• Sparrow, based on some previous posts, on other threads, I keep thinking that you believe you know the key word and that it identifies the blaze. Am I right or just way off in left field?

      • JBL—-

        No I don’t know “a word that is key” or a “key word” in the poem. I really don’t know what the Blaze is either–I have just “speculated” that it had something to do with the sun.

        When I was a kid I often won playing”Risk”—-but very rarely won when we were playing “Clue”.

        • I never played Risk, but kicked butt in clue. If my blaze happens to be correct, you will do a face palm.

        • Sparrow, I’m with you on what you are saying.(don’t know if that is bad or good). Anyway, just keep repeating to yourself the line you wrote above:
          “a word that is key”, slower, faster, choppy, word by slow word, then ask yourself which word is key. Then, find it in the poem. There is no ‘key word”. I’m in the “RISK” camp. Axis and Allies, same thing.

          • Very clever, charlie, how you smuggled and hinted at the word that is key. But seriously, what do we do with it once parked at the site? Or how does it “unlock” the poem?

    • Sparrow –

      The problem is with YOUR perception of rednecks. If you think Forrest, a redneck, is using the term in a pejorative way you should rethink that.

      To me Texas redneck in a pickup with kids is just the opposite of a California city slicker in a BMW with a poodle.


      • Lug—

        No— I don’t mean redneck like that comedian ( forgot his name) means it. No— I just meant common people, doing common jobs, with average intelligence vs. physicists or code-breakers.

        There is a difference between Intelligence and wisdom. An intelligent person can do some very unwise things. And the black slaves, with little intelligence were some of the wisest people on Earth due to their suffering.

        What I’m asking is if bwise person will solve it, or an intelligent person? Or do hey need to be a combination of both?

        • Sparrow;

          An intelligent person can figure out a code that tells him to jump off of a bridge.

          The wise person will not jump – Just sayin’ JDA

        • 🙂 Don’t forget about creativity. I think perhaps the solution calls for multiple ingredients, IMO.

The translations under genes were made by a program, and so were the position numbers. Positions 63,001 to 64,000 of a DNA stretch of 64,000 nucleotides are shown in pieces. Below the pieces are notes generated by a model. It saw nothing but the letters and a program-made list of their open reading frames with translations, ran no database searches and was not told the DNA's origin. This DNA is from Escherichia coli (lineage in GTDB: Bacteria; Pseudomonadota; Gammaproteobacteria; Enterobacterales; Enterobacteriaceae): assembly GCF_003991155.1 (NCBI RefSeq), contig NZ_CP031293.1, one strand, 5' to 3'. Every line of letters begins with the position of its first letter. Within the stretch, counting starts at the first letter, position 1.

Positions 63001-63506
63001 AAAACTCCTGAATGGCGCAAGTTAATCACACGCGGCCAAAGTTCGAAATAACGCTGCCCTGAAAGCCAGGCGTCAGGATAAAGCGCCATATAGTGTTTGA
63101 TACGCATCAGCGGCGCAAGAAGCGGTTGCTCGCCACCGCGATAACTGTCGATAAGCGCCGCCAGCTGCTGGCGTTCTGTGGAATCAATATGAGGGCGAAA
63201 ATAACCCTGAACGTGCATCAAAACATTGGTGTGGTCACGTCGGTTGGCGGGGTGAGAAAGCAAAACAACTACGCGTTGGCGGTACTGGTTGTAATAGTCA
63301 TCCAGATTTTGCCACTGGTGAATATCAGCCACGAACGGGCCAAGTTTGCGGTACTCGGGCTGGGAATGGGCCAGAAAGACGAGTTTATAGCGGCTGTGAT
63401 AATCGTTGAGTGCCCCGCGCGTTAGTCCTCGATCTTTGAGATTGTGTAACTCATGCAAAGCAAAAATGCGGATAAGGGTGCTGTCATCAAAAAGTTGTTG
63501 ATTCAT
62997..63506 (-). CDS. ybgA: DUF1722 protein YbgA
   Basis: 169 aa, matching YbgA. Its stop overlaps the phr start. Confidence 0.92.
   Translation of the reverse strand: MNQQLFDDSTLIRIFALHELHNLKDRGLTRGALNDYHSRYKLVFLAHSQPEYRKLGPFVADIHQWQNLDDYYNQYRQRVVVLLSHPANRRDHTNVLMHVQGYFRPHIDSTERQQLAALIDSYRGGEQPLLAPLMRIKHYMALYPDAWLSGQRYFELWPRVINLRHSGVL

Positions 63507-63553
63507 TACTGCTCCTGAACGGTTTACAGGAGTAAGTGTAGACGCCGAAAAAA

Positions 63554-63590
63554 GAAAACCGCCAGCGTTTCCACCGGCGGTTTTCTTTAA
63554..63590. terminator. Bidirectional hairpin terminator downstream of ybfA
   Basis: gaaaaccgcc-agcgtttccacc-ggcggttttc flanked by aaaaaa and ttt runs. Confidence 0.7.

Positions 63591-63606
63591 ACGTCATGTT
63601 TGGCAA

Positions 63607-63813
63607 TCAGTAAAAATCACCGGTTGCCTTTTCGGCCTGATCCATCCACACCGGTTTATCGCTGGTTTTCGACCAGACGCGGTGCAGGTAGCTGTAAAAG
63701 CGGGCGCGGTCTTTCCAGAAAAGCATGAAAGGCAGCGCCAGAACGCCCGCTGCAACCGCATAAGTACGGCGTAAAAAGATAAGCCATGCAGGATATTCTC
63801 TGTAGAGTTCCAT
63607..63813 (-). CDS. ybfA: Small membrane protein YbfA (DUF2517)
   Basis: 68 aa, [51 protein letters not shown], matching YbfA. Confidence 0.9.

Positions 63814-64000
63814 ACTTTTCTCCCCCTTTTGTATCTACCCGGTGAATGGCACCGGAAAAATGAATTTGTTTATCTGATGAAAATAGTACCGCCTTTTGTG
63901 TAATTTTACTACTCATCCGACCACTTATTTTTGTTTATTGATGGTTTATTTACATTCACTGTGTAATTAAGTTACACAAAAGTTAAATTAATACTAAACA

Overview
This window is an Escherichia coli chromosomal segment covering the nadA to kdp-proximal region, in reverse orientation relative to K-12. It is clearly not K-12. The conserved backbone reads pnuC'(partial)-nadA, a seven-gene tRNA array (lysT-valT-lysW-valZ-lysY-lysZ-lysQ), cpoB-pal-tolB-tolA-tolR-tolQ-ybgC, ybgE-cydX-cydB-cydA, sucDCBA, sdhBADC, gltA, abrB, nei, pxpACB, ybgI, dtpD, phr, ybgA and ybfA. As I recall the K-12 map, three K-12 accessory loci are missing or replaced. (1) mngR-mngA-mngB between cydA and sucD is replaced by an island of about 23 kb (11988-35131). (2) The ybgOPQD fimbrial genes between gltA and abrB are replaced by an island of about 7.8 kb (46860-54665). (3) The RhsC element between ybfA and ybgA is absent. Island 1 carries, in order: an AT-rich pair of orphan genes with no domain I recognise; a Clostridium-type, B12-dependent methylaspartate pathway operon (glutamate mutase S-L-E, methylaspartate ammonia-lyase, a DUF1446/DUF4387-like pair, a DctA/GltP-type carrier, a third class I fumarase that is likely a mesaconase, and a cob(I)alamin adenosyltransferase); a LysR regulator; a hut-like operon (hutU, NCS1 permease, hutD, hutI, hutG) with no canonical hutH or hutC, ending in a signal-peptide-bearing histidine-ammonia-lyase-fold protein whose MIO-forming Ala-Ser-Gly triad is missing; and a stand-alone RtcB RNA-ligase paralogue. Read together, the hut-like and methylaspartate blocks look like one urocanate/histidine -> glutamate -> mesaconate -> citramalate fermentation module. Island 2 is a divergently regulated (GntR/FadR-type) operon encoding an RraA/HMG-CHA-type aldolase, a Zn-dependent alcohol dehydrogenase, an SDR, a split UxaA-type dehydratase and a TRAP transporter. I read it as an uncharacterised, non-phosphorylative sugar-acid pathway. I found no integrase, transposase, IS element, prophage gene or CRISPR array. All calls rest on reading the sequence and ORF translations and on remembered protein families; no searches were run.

“Imagination is more important than knowlege. If I had spelled that last word correctly it would not have had the profundity of meaning I wanted. To misspell the word emphasized my point that having knowledge is, in fact, not as important as being resourceful.”

      • Redneck is self explanatory. I heard a story about a guy who accidentally dropped a five dollar bill into an outhouse. He thought about for a minute and then threw a twenty in just so it would be worth going in after it. He wasn’t a redneck. Almost everything Mr. Fenn says is straight forward.

        • Come to think about it, I once accidentally dropped a one ounce gold nugget down the toilet. It was in a popular restaurant from the second story dining room men’s room on a busy Saturday night. The nugget was big, fat and shaped like a K. I learned a lesson that night about specific gravity.

    • This isn’t one of those hen weigh jokes is it? You know, someone says “I could sure use a henweigh”. So you ask “what’s a henweigh?” And they say “about 3 pounds”. OK I’ll bite. What is,a Soul Stone?

    Retracing your footsteps 0.7 mile from the Irvin homestead will bring you back to the beginning of the Meadow Loop Trail that passes the Brown homestead. Turn right here and walk north on Road 120. After 15 minutes you will arrive at a junction where you must turn left onto Road 120A. The Brown homestead is a 5-minute walk from the junction.

    The 320-acre Brown homestead was first deeded to brothers Harry and Cloyd Brown in 1917 and 1919, and Harry raised cattle and sold timber from the property until the 1930s. Today the property still has one cabin standing on it. The old cabin contains a number of interesting artifacts including an old-fashion stove.

    Road 120A enters private property just south of Brown’s Cabin, but 200 feet beyond the cabin the Meadow Loop Trail departs from the road and heads out through the trees for 0.6 mile back to the Irvin sawmill logging road. When you reach the road you must turn right to retrace your steps back past the Griffith and Walker homesteads and down Lion Gulch to the trailhead.

    • …and back down Lion Gulch is three miles to the trailhead. FF did not hide the treasure anywhere near Lion Gulch. I know…I have hiked that trail many times. No 80 year old person could hike the 14 miles you describe in one afternoon. Nope…

    • Well, that narrows it down a bit – Let’s see 166 words in the poem – If we remove all of the duplicate words – 6 “I’s” (7 with 6 dupes), 8 and’s, 3 it’s, 3 in’s, 7 the’s and 1 is – You get the point, that only leaves about 135 possible words – We are getting closer 🙂 JDA

    • I believe the same, Carolyn.

      To add onto what JDA said about eliminating the repeated common words, if there are FEW people who are in tight focus on the word that is key, perhaps we could also further eliminate all of the words that appear as discussion topics on the directory for “Searcher’s Discussions” on this website. My rationale is that there is plenty of focus/discussion on all of these pieces of the poem under their respective discussion sections. This would reduce the list of possible words down much further.

  17. One note, it’s… a few are in tight focus with “a” word that is key. Not the same meaning as with ‘the’ word that is key.

    From my memory, F has mentioned that many lines in the poem have a word that is key.

    • FD – I don’t remember any such statement – can you refresh my memory – Thanks – JDA